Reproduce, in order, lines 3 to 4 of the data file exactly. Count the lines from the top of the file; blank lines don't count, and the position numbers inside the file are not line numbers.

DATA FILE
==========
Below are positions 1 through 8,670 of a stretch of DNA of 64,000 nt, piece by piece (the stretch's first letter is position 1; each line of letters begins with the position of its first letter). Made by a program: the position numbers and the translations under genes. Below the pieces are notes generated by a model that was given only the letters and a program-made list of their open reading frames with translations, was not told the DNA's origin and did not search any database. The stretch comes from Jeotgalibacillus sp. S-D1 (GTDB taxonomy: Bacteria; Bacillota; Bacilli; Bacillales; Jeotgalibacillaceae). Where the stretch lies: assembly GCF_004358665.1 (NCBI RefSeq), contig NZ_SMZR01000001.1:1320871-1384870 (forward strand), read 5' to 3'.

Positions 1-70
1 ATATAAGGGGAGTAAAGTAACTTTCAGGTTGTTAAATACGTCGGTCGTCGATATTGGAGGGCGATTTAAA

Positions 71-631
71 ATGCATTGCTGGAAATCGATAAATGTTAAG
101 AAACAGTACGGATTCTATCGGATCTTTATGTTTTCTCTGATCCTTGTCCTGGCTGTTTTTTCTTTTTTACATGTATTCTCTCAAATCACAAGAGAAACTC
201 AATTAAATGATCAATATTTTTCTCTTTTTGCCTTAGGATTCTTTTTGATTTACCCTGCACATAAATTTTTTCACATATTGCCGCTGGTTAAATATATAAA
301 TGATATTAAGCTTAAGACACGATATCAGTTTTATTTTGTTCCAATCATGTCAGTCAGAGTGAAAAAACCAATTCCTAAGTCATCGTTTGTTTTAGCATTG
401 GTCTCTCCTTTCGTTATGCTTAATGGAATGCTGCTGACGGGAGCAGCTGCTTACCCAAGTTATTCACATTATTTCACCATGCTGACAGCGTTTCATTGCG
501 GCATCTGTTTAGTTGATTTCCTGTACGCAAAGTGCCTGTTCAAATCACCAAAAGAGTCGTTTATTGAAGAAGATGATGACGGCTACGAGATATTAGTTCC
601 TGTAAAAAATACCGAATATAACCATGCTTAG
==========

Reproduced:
1 ATATAAGGGGAGTAAAGTAACTTTCAGGTTGTTAAATACGTCGGTCGTCGATATTGGAGGGCGATTTAAA

Positions 71-631